Our November 28 Sunday worship service is available on video through Facebook. You may view it without being a member of Facebook. We are excited to say that our Sunday 8 & 10:30 am services are open again for in-person worship. Services will continue to be streamed online.
The December 5 Sunday worship service as well as the December 1 Advent service will be held with in-person attendance. We have returned to regular in-person worship services. With an upturn in county COVID cases, we recommend masks even for those who are vaccinated.
It is scheduled to be streamed live on the DeSoto Redeemer Facebook page. We will post a direct link to the recording here as soon as it is possible after the service.
We are glad to share our worship with you. Click on “Contact Us” above to find out more about our faith family and what we believe.
Jeremiah 33:14-16 | Psalm 25:1-9
1 Thessalonians 3:9-13 | Luke 21:25-36
Today, we have begun a new Church year. Advent is the season which begins the Church calendar. Advent is a season of discipline, anticipation; expectation and waiting (just ask the children). You may have noticed, that Advent’s themes are very similar to those of the season of Lent.
We anticipate the coming of our Lord, the promised “righteous branch” which God will cause “to spring up for David.” There will be signs. Jesus lists some signs of his return in the Gospel lesson, which is Luke’s account of the same text that we had from Mark’s Gospel two weeks ago. The signs haven’t changed since then. Signs that the disciples are to look for, signs which will be a precursor of his Advent. Signs that we are to look for as well.
We see signs all of the time. We are overwhelmed by signs, especially on the highway. To be able to drive, we are supposed to know the meaning of the road signs; stop, caution, winding road ahead, occasionally accompanied with red, green or yellow lights. Signs which tell us what highway we are on, where “in the world we are,” and how to get to where we are supposed to be going. My favorite sign actually pops up inside my car periodically. It reads, “It is dangerous to take your eyes off of the road.” And, you have to push a button to dismiss it. But, of course, to read the sign, you have to take your eyes off of the road to read it, and to find the button to push. Some engineer must have thought long and hard for that one.
There are other signs on the road, which we also run into. Parking lot signs at malls, which are put there so that you can find your car more easily after you exit with all of those Christmas purchases. I just tell Ruth to look for the white car. She just buys more things online, instead of going shopping. Billboards, trying to sell us things that we don’t probably need. Weather signs, especially this time of year; wind in the trees, clouds growing darker, other drivers slowing down ahead. And this time of year, one of my least favorite, deer running. At my last count, there are three dead deer on the side of the road on 67 on the way to Festus. It’s not the first deer that you worry about, it’s the second or third that you don’t see yet. All signs, which we have become accustomed to looking for, and whose meanings we should know.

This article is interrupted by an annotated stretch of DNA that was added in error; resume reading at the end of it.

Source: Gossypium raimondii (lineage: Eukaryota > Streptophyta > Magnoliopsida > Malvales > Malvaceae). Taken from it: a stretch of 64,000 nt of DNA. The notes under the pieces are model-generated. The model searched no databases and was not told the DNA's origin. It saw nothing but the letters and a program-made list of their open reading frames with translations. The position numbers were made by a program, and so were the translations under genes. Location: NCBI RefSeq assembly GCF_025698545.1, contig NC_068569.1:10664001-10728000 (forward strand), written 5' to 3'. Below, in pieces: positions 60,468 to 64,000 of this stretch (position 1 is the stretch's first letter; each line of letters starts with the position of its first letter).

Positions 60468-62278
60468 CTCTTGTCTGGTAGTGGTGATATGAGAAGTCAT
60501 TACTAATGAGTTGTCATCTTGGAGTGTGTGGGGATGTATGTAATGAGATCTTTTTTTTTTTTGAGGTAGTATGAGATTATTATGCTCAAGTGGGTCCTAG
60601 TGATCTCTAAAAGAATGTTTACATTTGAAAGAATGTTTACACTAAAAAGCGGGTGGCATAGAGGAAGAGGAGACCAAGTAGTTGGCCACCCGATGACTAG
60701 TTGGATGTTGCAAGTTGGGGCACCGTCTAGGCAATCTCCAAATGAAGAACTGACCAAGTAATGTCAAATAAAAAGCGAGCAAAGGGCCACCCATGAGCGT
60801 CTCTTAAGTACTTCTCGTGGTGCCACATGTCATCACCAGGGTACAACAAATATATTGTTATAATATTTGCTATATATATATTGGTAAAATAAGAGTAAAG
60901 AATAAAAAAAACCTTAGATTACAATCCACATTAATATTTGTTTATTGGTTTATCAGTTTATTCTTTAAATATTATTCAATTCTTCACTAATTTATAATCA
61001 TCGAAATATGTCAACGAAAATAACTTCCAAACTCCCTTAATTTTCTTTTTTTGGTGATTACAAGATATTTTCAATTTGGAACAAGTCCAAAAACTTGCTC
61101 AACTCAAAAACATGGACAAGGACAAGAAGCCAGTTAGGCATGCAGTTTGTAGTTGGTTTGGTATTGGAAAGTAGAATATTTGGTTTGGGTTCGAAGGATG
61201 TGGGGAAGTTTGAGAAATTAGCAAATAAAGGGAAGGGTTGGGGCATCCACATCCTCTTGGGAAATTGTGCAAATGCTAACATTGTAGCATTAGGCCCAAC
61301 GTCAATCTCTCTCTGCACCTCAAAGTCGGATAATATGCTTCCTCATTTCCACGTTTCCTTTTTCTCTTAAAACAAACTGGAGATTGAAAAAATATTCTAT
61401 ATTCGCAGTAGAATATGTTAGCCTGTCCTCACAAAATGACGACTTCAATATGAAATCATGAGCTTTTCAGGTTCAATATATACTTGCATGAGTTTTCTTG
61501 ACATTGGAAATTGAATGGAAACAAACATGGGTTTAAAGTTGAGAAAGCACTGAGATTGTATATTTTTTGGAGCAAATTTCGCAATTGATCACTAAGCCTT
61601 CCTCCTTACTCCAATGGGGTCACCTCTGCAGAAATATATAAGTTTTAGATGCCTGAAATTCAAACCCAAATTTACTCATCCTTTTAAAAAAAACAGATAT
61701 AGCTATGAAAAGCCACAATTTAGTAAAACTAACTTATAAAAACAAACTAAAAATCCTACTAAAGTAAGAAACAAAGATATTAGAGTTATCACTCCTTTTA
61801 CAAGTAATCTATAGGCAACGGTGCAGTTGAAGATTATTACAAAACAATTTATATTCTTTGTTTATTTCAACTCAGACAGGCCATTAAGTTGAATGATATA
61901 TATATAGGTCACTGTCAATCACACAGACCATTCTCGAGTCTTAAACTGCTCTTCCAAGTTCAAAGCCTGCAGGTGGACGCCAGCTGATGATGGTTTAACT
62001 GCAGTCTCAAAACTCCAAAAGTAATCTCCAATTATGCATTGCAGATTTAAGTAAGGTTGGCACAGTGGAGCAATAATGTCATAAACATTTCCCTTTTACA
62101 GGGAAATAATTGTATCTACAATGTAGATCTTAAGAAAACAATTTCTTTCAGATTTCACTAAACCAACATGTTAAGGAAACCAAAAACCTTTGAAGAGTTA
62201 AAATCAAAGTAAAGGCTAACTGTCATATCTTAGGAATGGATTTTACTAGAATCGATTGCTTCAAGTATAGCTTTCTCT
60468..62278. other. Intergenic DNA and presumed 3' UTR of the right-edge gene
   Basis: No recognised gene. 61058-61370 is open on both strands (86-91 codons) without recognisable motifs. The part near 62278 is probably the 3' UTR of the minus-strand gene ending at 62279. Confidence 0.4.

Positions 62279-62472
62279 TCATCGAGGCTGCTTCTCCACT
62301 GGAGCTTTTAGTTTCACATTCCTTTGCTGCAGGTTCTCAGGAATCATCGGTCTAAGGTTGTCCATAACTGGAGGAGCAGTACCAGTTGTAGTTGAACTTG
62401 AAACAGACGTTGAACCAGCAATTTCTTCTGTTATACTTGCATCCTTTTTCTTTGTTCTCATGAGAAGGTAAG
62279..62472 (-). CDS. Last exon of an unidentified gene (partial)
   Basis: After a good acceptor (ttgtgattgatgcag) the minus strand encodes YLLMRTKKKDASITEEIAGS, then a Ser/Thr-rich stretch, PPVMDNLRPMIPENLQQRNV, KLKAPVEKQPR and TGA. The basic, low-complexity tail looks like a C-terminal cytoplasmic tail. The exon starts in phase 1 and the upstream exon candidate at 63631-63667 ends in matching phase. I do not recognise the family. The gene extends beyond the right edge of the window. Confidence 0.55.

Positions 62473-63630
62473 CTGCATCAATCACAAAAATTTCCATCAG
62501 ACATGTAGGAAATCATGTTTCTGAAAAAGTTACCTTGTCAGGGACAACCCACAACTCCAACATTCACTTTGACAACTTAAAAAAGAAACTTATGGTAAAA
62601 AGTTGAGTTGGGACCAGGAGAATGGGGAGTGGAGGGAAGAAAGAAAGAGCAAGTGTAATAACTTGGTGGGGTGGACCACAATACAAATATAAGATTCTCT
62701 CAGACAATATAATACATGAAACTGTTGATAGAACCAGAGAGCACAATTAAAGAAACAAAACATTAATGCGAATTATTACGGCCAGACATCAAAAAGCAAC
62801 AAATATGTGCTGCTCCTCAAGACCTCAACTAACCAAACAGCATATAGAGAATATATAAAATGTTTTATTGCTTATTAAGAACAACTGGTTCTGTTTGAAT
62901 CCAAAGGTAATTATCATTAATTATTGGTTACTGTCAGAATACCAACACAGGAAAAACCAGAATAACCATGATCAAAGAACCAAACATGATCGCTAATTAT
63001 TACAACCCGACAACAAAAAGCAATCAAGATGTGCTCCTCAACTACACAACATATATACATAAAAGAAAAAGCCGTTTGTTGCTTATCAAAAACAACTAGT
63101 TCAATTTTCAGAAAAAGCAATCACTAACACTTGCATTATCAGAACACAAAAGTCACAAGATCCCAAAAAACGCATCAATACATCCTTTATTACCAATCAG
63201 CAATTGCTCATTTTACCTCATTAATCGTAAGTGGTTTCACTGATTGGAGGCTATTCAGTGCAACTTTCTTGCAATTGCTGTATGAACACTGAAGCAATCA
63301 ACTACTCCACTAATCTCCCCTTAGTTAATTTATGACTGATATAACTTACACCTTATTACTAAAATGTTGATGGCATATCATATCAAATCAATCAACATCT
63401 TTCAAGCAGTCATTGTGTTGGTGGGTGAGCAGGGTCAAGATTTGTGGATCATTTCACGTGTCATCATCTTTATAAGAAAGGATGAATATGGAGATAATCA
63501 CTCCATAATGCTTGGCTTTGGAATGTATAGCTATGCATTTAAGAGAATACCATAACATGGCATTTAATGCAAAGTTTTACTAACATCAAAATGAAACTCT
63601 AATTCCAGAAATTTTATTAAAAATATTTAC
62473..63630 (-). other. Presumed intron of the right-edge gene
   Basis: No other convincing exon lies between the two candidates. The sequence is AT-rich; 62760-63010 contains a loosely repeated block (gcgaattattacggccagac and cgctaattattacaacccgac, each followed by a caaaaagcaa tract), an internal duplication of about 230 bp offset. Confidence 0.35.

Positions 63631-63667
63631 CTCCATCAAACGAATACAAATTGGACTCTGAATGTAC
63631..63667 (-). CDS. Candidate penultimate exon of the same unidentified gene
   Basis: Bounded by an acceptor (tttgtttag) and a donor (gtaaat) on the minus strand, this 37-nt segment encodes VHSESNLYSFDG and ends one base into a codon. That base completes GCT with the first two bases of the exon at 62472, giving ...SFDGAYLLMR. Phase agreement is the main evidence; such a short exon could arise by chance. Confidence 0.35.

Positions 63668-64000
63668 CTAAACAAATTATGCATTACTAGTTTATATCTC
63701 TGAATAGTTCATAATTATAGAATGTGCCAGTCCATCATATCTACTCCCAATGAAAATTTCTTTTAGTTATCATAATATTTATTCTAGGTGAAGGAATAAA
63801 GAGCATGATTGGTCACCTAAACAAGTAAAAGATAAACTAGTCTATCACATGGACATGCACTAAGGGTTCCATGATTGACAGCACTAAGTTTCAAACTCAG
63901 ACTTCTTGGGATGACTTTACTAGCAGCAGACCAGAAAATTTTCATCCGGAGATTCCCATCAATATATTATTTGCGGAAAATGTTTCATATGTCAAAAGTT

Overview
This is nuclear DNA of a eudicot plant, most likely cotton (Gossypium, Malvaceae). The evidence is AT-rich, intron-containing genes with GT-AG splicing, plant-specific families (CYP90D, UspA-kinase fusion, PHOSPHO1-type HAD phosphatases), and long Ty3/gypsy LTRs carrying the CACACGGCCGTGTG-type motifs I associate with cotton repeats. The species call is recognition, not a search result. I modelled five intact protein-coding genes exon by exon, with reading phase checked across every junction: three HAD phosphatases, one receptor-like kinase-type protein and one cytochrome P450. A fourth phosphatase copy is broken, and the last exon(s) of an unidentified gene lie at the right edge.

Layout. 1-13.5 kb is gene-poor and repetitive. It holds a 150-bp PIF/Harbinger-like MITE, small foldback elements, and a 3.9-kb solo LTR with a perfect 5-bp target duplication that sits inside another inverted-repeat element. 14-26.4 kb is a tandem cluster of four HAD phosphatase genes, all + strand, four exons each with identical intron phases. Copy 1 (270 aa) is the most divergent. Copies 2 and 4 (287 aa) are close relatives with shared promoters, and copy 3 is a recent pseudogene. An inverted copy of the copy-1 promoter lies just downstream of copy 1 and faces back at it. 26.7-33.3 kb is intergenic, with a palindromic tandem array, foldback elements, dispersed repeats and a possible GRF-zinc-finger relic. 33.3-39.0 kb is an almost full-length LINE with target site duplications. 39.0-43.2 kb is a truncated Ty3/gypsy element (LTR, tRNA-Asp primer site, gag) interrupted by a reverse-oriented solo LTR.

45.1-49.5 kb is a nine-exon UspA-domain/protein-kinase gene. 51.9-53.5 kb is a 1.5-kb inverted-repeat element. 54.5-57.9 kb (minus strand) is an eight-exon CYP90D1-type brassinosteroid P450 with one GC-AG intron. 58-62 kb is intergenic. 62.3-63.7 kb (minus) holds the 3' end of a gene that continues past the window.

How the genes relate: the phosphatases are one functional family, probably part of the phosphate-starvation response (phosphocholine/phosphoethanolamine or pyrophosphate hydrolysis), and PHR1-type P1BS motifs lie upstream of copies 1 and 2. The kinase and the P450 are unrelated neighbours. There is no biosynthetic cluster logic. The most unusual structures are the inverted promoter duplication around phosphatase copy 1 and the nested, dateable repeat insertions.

In the Gospel lesson, the signs all point to the return of Christ in glory. We tend to think of Advent as only the season of preparing for Christmas, the birth of the Christ child. But it is not. It is more. Yes, we anticipate and expect the coming of the Christ child, as we celebrate God becoming incarnate as a human being, and dwelling among us.
But that child grew up. He had a ministry among us. He taught, preached, healed, and made known the love of God to all people. He was arrested and crucified for our sins, resurrected by God’s glory, and ascended into heaven, where he now sits at the right hand of God. He has promised to return in glory, to redeem and reclaim the whole world, and take us to himself.
Advent is the season of awaiting the birth of Christ. It is also the season of awaiting the Risen Lord. The coming of the Messiah in glory. The Jews waited 460 years for the promised Messiah, until he came, and most of them missed him. The Church has waited in equal anticipation for his return, for nearly two millennia. But he will come again. He has sent His Spirit to keep us in his truth until then. He comes to us in his Holy Supper, in, with and under the elements of the bread and wine, whenever and wherever we celebrate it.
But he will also come to us fully, in glory, at the end of this age. He will bring with him the fullness of the Kingdom of God, and establish his kingdom among us for all people to see and behold. Until then, we are to keep watch, wait, and look for the signs of his coming. Then, we will know that the time of our “redemption has drawn near.” It draws near now. So watch; keep alert, be ready, for he surely comes.